The case could turn on a 2004 Supreme Court case called Locke v. Davey where the majority held that the State of Washington could deny a scholarship to a student planning to study theology in graduate school without violating the Free Exercise Clause. Scalia and Justice Clarence Thomas were in dissent.
The church distinguishes its case from Locke v. Davey, arguing that the state funds in that instance were used to fund the religious training of clergy. The grant at issue in Trinity Lutheran, they argue, is used to protect children from cuts and bruises on the playground.
"The separation of church and state is an important principle," said Richard Garnett a freedom of religion expert at the University of Notre Dame, "but it does not prevent religious institutions and governments from cooperating to advance public purposes and secular purposes like protecting preschoolers' knees."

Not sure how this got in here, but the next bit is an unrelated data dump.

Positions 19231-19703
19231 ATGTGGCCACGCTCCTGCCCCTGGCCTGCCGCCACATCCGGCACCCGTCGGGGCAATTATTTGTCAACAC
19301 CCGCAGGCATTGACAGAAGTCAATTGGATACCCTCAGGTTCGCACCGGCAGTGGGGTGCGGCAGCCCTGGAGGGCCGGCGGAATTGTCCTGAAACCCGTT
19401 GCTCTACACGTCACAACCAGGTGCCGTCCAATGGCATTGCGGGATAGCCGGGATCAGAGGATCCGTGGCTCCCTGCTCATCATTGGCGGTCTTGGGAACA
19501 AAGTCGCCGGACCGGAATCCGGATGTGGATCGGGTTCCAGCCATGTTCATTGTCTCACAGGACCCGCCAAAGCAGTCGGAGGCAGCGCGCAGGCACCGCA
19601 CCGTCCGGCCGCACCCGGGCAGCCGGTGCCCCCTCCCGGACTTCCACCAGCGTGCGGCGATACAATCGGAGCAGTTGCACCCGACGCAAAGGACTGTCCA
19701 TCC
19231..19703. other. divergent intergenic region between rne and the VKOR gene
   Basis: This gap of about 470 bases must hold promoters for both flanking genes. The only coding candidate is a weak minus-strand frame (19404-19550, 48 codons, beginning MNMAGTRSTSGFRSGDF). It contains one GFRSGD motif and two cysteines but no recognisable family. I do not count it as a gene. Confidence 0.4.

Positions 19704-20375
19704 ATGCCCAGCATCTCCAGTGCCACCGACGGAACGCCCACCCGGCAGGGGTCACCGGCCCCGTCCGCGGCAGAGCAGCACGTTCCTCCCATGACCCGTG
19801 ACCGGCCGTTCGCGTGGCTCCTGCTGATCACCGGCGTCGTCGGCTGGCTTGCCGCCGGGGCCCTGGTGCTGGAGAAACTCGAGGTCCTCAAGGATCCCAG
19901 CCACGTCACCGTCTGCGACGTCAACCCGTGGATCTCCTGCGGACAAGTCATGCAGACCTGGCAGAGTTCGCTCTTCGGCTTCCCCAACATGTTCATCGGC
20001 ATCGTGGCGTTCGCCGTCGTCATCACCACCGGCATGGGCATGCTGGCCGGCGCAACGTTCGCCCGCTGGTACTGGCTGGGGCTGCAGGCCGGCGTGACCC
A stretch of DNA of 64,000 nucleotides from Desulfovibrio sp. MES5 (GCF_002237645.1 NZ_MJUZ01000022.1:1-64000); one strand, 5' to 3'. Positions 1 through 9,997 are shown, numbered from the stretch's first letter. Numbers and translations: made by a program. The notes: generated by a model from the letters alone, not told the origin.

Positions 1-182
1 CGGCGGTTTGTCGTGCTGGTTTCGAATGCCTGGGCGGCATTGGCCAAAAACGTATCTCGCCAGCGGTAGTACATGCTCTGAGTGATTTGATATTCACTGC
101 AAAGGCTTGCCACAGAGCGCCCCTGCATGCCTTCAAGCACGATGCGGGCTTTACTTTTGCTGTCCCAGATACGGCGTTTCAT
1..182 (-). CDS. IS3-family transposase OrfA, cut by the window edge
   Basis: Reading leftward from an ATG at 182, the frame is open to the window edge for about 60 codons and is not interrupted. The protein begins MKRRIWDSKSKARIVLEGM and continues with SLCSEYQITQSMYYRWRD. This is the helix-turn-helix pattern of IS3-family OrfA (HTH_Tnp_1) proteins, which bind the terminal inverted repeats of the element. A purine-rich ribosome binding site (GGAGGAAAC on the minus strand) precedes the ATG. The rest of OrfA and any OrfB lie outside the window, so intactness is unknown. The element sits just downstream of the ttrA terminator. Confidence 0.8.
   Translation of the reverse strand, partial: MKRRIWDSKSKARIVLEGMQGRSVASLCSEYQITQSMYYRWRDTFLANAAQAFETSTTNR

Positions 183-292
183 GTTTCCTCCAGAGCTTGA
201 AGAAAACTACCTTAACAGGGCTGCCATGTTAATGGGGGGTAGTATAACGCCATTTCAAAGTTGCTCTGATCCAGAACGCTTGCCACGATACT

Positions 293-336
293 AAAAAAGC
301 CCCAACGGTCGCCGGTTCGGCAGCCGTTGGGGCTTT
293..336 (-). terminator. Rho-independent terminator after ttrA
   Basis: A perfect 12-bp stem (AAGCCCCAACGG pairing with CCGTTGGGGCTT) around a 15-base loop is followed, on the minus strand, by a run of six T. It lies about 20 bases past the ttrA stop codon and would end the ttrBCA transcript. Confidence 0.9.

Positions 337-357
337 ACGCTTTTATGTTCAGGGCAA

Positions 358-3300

Layton, serving as a special assistant attorney general for Missouri, argued in briefs that "the people of Missouri have decided, as a matter of state constitutional policy, that public funds may not be directed to churches." He stressed that nothing about the policy prohibits the church from engaging in religious exercise.
"Trinity Lutheran remains free, without any public subsidy, to worship, teach, pray and practice any other aspect of its faith however it wishes," he argued.
Religious freedom expert Gregory Lipper believes that a ruling in favor of the church could produce a slippery slope.
"While this case may be about a church playground, the next case could easily involve a church that demands taxpayer money for a shelter but then refuses to allow same-sex couples to use its shelter," he said.